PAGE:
Interestingly - on our Sprint card (which supports Sprint/Clear WiMax-based "4G", any time you're on the 4G service your data is unlimited. You only have the 5 Gb/month limit on data delivered via 3G or slower services. As higher-bandwidth networks become more widely deployed, carriers will have a bigger pipe to sell, and I expect we'll see the return of unlimited (or practically unlimited) data plans. Right now, we all started streaming so much media (movies and music) to our smartphones and tablets, that we ran ahead of what the carriers' networks could handle. The carriers are scrambling to bring the needed bandwidth online. It's an enormously expensive and complicated process.

This is not a conspiracy or a ripoff. In my opinion - it is closer to a miracle. Driving down a freeway in rural Oregon and towing our Airstream - I can pull out my MacBook Air (OK my WIFE is actually driving), and use the wifi network that is active in the trailer - which gives me a boosted signal from the rooftop antenna using one of the data cards - and have full capability to manage our internet-based business - uploading and downloading files, emailing, chatting, even streaming some media. I'm an electronic engineer by training, I've been in the electronics industry for over 25 years, and I write electronic engineering technical articles for a living - and I can't even believe it works. Absolutely amazing.
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Old 10-11-2011, 01:36 PM   #58
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I have the Verizon Fivespot

http://www.verizonwireless.com:80/b2...edPhoneId=5535

It works excellent with my iPad 2 and also my Lenova laptop and HP desktop (located at home in a rural area). It makes a hotspot wherever you are. We travel extensively and are often in the middle of a farm field. This works great for us. We tried the AT&T product, since all of our phones and ipad are through them, but had little success. The Verizon phones don't have the same thing. A few thing about the Fivespot, you have to use the plug-in charger to charge--the USB doesn't charge. Also to turn on/off you I have to hold the button for up to 30 seconds or so.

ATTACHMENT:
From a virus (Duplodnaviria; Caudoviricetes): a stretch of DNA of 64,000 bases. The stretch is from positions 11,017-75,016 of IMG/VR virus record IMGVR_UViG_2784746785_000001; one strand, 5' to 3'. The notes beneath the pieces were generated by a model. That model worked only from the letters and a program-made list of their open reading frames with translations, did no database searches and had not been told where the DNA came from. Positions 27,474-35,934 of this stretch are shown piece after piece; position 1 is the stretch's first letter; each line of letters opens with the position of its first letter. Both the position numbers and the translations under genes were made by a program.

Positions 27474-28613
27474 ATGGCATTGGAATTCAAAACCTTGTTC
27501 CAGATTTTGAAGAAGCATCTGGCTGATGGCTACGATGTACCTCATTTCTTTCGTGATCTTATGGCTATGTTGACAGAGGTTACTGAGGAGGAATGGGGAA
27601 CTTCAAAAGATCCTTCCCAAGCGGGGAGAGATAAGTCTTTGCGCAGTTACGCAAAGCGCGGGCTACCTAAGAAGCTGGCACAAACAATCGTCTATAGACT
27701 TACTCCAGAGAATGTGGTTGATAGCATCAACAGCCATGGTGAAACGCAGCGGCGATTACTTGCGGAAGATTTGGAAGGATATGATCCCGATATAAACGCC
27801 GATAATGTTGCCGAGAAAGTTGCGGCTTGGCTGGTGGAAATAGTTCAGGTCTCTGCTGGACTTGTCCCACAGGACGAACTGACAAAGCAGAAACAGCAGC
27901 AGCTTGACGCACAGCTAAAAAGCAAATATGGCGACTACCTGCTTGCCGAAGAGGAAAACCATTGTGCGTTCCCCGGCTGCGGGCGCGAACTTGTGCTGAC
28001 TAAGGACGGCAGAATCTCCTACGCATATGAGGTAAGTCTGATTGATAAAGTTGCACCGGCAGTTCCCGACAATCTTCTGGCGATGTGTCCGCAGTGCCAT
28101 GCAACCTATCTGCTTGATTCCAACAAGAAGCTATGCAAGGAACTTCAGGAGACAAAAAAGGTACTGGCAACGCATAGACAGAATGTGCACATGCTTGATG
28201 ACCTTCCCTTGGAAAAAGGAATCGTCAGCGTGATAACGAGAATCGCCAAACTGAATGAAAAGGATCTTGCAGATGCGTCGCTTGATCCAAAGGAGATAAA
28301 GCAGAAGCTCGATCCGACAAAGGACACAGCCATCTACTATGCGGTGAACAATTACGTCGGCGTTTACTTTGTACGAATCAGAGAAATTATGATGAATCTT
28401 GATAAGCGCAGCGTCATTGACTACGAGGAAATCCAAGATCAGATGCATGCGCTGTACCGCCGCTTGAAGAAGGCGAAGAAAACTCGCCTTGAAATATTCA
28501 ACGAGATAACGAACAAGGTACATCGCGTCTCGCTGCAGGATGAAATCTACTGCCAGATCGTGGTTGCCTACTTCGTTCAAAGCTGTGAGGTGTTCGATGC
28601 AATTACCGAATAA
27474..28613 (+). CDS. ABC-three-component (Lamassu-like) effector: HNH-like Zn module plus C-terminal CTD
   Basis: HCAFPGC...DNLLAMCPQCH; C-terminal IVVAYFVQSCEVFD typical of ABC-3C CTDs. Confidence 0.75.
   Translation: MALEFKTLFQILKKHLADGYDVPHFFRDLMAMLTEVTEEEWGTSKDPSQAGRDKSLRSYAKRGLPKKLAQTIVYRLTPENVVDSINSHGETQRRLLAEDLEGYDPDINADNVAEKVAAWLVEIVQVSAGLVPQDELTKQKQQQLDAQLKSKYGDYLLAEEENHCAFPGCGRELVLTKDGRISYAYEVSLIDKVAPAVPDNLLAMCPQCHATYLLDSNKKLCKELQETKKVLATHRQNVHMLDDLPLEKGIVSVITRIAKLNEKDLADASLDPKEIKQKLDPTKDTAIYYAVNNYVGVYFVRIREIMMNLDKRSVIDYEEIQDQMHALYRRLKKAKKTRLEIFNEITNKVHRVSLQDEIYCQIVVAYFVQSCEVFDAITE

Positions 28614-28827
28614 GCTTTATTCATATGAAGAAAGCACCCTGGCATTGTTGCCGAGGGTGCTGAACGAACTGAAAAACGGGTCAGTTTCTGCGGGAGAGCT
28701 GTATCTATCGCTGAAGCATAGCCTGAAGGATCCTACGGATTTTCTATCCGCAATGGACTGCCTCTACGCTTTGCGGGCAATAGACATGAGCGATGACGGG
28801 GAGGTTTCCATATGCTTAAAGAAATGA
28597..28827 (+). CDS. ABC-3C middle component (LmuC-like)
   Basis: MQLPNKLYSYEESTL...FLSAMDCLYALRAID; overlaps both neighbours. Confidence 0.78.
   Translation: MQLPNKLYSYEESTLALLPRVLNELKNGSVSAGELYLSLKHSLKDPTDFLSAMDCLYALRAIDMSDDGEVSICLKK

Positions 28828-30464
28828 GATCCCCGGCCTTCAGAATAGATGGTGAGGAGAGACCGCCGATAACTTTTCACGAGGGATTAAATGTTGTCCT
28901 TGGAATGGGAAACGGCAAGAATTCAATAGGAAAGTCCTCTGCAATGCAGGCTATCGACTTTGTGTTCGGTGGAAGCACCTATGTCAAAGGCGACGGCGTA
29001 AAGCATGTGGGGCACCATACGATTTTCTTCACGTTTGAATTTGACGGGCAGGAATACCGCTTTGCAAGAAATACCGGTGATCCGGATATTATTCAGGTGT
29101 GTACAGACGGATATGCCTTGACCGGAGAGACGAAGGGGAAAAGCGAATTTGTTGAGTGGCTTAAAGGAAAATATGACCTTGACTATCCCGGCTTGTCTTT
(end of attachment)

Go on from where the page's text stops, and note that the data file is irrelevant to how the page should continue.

I have no affiliation with any of these companies, it's just so hard to get technology straight and it took us a while to figure it out.
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Old 10-11-2011, 02:40 PM   #59
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Verizon data plans update. The unlimited data usage was discontinued in July for new users. Unless you are grandfathered in, 10 gb a month is $80 with a $10 charge for each additional gb overage. Business accounts may even get a better deal--it would be worth checking for power users.